Posted in: Gas Prices,
by Patrick DeHaan on Dec 3, 2012 12:34 PM
It's the million dollar question as we head towards Christmas and the New Year- how long will the national average continue to drop? Well, to be blunt, we don't know exactly. We can venture a guess, certainly, but to ascertain the exact price of gasoline or how long the drop will last is difficult.
I wasn't a believer that the national average would continue a strong downward drop going into Christmas, and I've backed off on that prediction slightly, saying a national average of $3.25-$3.35/gal is possible by Christmas. And while the average has now fallen under $3.40/gal, its possible that things fizzle out and hold where they are for the time being.
Gasoline prices can undergo an "identity crisis" if you will during this time of year. Speculators, traders, and players are looking for solid signs of economic growth. The holiday retail season holds a significant amount of news to analyze and digest, and some of it may be conflicting, leading gasoline prices to hold somewhat steady. What happens during holiday shopping season 2012 will certainly have an impact on gasoline prices, but it may take until after Christmas to see where the cards fall. Right now, there are initial reports into Black Friday and Cyber Monday sales, but we need a look at the bigger picture.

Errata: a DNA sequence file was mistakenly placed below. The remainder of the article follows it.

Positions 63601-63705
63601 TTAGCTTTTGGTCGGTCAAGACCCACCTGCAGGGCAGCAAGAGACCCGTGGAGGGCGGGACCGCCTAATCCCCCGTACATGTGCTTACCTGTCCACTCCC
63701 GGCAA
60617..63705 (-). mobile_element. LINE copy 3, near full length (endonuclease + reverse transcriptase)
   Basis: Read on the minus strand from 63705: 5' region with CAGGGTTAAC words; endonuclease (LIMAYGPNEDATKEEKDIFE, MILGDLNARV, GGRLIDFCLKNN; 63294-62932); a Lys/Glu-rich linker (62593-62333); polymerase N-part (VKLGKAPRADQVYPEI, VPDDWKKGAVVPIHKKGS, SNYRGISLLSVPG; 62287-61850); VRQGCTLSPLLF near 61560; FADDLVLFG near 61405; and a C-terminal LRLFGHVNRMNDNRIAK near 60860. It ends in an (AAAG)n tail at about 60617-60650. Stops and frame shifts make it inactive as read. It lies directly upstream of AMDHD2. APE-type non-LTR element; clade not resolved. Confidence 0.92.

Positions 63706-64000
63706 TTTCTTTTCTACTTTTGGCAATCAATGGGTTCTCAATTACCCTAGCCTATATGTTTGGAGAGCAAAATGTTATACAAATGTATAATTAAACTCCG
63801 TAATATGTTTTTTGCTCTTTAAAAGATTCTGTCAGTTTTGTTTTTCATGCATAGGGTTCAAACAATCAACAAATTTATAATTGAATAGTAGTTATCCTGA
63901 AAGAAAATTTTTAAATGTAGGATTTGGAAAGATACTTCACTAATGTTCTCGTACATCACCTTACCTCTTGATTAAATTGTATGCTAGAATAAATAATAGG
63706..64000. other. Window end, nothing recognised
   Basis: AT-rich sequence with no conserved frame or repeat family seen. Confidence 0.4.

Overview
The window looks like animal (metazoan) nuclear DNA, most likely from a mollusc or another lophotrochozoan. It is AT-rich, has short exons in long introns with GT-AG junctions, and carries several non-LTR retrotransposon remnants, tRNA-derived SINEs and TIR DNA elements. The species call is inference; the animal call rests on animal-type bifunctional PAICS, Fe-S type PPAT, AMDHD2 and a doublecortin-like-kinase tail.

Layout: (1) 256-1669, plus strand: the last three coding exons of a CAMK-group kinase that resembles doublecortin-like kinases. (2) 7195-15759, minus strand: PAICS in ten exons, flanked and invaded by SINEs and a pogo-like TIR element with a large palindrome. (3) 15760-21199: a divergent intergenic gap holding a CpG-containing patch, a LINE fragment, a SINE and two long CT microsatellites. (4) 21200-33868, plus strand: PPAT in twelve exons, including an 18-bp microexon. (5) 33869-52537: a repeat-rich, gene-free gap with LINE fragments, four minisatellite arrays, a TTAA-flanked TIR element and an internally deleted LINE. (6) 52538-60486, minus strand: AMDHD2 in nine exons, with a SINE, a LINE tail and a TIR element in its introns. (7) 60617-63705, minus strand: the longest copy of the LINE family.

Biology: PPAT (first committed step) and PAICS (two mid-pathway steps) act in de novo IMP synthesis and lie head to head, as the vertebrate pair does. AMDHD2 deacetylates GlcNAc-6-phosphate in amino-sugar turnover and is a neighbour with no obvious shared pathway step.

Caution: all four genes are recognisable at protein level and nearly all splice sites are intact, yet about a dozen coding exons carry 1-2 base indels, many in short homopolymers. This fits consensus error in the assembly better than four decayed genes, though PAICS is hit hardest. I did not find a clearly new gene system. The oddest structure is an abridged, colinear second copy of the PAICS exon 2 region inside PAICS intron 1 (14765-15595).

Either way, Christmas Day 2012 may again set another price record. Last year the national average stood at $3.238 per gallon, and we certainly could break that again this year- in fact, I expect it to be broken.
The fiscal cliff is still on the forefront of my thoughts lately, and with no resolve yet, this may become a more significant impact on the economy and gasoline prices. If there's no fix by January 1, I expect chaos in stock markets and oil prices as well. This is still a big grey area, so we'll have to wait to see what's in store.
For now, we'll continue to see the national average fall slightly. I don't see any big drops or hikes in the next week.